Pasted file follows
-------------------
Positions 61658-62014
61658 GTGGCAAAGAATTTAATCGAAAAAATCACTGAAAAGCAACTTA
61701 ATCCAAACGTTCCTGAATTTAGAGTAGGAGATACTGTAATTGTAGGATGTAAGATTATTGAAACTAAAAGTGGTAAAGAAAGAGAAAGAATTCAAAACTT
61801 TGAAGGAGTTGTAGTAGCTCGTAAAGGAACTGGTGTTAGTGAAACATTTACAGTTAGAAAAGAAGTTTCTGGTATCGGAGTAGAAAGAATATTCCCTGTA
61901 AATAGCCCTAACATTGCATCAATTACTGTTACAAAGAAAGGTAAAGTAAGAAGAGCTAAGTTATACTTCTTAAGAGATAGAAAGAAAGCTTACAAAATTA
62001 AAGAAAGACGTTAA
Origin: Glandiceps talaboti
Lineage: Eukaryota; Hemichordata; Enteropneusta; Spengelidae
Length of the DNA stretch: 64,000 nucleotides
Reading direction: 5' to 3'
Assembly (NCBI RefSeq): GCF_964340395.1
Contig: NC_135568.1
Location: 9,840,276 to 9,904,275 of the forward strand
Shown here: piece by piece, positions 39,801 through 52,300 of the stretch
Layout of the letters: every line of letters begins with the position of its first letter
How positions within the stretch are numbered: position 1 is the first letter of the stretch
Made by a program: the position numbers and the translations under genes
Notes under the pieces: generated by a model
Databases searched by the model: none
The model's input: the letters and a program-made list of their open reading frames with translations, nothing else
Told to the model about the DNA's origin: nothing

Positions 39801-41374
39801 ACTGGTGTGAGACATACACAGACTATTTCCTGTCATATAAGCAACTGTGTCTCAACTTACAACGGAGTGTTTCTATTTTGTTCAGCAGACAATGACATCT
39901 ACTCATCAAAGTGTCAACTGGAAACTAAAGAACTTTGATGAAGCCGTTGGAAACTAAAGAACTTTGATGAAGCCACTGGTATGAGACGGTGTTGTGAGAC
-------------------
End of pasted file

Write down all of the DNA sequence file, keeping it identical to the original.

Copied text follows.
Positions 61658-62014
61658 GTGGCAAAGAATTTAATCGAAAAAATCACTGAAAAGCAACTTA
61701 ATCCAAACGTTCCTGAATTTAGAGTAGGAGATACTGTAATTGTAGGATGTAAGATTATTGAAACTAAAAGTGGTAAAGAAAGAGAAAGAATTCAAAACTT
61801 TGAAGGAGTTGTAGTAGCTCGTAAAGGAACTGGTGTTAGTGAAACATTTACAGTTAGAAAAGAAGTTTCTGGTATCGGAGTAGAAAGAATATTCCCTGTA
61901 AATAGCCCTAACATTGCATCAATTACTGTTACAAAGAAAGGTAAAGTAAGAAGAGCTAAGTTATACTTCTTAAGAGATAGAAAGAAAGCTTACAAAATTA
62001 AAGAAAGACGTTAA
Origin: Glandiceps talaboti
Lineage: Eukaryota; Hemichordata; Enteropneusta; Spengelidae
Length of the DNA stretch: 64,000 nucleotides
Reading direction: 5' to 3'
Assembly (NCBI RefSeq): GCF_964340395.1
Contig: NC_135568.1
Location: 9,840,276 to 9,904,275 of the forward strand
Shown here: piece by piece, positions 39,801 through 52,300 of the stretch
Layout of the letters: every line of letters begins with the position of its first letter
How positions within the stretch are numbered: position 1 is the first letter of the stretch
Made by a program: the position numbers and the translations under genes
Notes under the pieces: generated by a model
Databases searched by the model: none
The model's input: the letters and a program-made list of their open reading frames with translations, nothing else
Told to the model about the DNA's origin: nothing

Positions 39801-41374
39801 ACTGGTGTGAGACATACACAGACTATTTCCTGTCATATAAGCAACTGTGTCTCAACTTACAACGGAGTGTTTCTATTTTGTTCAGCAGACAATGACATCT
39901 ACTCATCAAAGTGTCAACTGGAAACTAAAGAACTTTGATGAAGCCGTTGGAAACTAAAGAACTTTGATGAAGCCACTGGTATGAGACGGTGTTGTGAGAC